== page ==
Is the cemetery dead? Sloane examines new trends in ‘planning for death’
At a recent USC Price book talk in New York, Professor David Sloane discussed the evolution of mourning spaces in America
USC Price Professor David Sloane speaking at the USC Price Conversation in New York. (Photo by Documentation Photography Services) See more photos on Flickr »
By Eliza Gallo
Death is a topic many people shy away from — but not USC Price School of Public Policy Professor David Sloane, who has made a deep study of the subject.
Speaking at an event inspired by his forthcoming book, Is the Cemetery Dead?, Sloane was the featured presenter for the March 12 USC Price Conversation in New York, addressing Price alumni and current students, as well as SEO Scholars from local high schools. He gave a poignant, personal talk that covered a range of topics, from changing American attitudes about cremation to how to support friends who are grieving.
Sloane began the discussion by addressing why a policy and planning scholar would be interested in cemeteries. Firstly, it’s the family business — he comes from a long line of cemetery superintendents. But he added a second reason: “It turns out that planning for death is planning. How do we handle the people who are dying in our lives? How do we want to remember them, and where do we want to remember them, and how are we allowed to remember them?”
Burials on the decline
Sloane explained that the way we think about death has changed dramatically in the past 50 years. “Today, we’re in a very extraordinary moment,” he said. “For over a hundred years Americans have taken care of their dead in very specific ways, and each of these is being challenged, each of these is being a little pushed by what’s happening in our world.”
One trend, partly driven by cost, is that cremation is starting to be preferred over burial. Sloane said that while in 1960 only four percent of Americans who died were cremated, sometime in the last year the number of Americans being cremated surpassed the number of new burials. By 2030, forecasters believe the cremation rate will be 70 percent.
There has also been a shift away from traditional institutions like cemeteries and funeral homes and funerals, with families of the deceased gaining more control over the process. “If everyone can scatter their ashes or have them in their home, then you don’t need a cemetery,” Sloane said.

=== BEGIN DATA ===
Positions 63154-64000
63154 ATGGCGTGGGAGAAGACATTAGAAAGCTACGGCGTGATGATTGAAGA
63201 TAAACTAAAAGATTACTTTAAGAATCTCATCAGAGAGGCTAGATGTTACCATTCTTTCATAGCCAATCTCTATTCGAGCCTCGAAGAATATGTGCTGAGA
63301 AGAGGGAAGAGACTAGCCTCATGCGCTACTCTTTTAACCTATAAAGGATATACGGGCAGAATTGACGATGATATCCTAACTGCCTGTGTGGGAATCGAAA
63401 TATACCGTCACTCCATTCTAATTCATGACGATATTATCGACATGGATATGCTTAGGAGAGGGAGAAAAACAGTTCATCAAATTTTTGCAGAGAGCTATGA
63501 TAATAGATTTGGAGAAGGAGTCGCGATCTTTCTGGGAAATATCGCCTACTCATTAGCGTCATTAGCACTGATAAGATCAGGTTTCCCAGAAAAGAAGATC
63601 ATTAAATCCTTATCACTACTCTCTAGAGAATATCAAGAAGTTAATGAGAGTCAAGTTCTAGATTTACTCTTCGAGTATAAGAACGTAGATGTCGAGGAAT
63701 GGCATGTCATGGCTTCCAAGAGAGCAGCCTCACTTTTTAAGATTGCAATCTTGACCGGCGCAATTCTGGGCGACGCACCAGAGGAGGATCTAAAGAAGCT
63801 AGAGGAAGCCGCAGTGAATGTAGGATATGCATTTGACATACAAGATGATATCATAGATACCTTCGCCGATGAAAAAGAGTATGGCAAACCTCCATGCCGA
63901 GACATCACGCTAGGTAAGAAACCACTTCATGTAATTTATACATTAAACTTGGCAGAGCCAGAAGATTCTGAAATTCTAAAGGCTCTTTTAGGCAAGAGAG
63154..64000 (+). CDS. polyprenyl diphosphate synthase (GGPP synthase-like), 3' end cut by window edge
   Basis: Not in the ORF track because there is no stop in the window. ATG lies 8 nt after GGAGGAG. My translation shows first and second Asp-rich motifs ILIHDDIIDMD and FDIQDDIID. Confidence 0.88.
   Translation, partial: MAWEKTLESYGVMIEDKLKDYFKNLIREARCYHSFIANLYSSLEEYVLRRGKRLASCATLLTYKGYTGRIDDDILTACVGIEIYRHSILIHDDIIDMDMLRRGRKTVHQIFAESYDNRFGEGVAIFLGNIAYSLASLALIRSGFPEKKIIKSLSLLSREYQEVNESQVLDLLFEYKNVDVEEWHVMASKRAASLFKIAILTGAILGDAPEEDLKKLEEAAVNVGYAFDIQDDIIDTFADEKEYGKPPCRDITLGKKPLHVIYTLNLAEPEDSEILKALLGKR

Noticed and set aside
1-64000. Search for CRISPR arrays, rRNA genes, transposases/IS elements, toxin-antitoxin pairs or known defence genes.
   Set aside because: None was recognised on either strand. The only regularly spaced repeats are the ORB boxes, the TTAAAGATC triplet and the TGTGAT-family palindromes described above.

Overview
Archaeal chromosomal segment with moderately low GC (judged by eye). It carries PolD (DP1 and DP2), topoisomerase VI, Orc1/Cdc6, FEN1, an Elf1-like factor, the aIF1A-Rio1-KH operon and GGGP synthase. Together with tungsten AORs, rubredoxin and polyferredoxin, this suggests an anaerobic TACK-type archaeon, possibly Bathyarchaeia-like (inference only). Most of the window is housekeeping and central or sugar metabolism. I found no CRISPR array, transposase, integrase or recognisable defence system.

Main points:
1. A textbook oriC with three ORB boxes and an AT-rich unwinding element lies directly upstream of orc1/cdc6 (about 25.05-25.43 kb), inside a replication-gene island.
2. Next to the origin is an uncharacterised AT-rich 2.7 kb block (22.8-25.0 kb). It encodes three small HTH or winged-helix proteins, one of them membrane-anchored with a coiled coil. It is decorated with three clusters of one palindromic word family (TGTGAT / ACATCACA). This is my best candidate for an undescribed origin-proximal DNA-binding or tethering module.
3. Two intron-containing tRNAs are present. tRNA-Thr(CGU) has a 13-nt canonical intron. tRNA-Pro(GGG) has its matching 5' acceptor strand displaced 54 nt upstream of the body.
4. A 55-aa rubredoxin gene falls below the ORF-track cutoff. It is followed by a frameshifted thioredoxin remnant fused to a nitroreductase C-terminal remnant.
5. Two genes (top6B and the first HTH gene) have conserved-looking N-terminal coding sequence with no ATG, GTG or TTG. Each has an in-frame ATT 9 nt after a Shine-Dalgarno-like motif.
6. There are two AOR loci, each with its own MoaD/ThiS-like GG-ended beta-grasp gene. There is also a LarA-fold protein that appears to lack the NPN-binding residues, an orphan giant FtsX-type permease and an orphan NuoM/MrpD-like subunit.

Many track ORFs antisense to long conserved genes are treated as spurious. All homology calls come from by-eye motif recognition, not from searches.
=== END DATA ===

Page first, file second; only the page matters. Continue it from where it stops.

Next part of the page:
The social media effect
Another trend is a shift from private emotion to public emotion. Sloane said that from the 1830s through the middle of the 20th century, “grief was something that was supposed to be very private,” but now death is everywhere.
We can experience mourning on social media, he noted. Sloane pointed out that nowadays, unless we are very intimate with the person who dies, we usually find out about a friend’s death on social media. Many people today don’t visit cemeteries, but they gather around sidewalk memorials, RIP murals, or “ghost bikes” for fallen cyclists. Some get tattoos memorializing loved ones.
Environmentally friendly approaches
Lastly, Sloane identified a trend in death practices driven by sustainability and environmental concerns.
Many cemeteries are running out of space, and many suburban communities are designed without cemeteries. Ecologically conscious people may choose to be cremated or to be placed in natural burial grounds that eschew embalming and pesticides, in some cases with the promise that that land will remain a public conservation area.
Sloane noted that some traditional cemeteries, feeling the threat, are adding areas devoted to scattering or natural burials.
According to Sloane, it’s important for society to adapt to the new, more personal and public attitudes toward dying. “Most planners don’t want to think about death, so they don’t. Most people don’t want to think about death, so they don’t,” he said. “We are going to have to deal with these things.”